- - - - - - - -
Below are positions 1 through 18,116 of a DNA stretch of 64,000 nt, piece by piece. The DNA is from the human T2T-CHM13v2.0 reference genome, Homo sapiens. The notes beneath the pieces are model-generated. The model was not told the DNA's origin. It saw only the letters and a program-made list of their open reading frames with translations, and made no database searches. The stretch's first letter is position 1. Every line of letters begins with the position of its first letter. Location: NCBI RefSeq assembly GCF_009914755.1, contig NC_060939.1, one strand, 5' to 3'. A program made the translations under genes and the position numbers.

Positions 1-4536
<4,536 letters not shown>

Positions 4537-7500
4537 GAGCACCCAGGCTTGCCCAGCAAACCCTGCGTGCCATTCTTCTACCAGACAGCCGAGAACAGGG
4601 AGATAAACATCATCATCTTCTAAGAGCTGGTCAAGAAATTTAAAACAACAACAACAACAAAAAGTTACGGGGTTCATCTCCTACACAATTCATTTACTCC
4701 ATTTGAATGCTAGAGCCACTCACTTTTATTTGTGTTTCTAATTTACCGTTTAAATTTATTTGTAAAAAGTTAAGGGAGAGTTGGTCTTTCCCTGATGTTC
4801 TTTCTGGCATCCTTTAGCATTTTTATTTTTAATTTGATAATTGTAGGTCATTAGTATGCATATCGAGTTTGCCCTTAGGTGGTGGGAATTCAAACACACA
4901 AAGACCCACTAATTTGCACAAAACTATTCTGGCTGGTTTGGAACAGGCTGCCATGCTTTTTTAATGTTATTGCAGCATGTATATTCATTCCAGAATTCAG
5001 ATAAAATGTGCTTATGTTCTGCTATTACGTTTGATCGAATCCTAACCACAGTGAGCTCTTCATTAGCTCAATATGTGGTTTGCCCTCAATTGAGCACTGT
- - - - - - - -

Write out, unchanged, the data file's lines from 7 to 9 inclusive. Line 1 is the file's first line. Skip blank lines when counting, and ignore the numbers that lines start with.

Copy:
4701 ATTTGAATGCTAGAGCCACTCACTTTTATTTGTGTTTCTAATTTACCGTTTAAATTTATTTGTAAAAAGTTAAGGGAGAGTTGGTCTTTCCCTGATGTTC
4801 TTTCTGGCATCCTTTAGCATTTTTATTTTTAATTTGATAATTGTAGGTCATTAGTATGCATATCGAGTTTGCCCTTAGGTGGTGGGAATTCAAACACACA
4901 AAGACCCACTAATTTGCACAAAACTATTCTGGCTGGTTTGGAACAGGCTGCCATGCTTTTTTAATGTTATTGCAGCATGTATATTCATTCCAGAATTCAG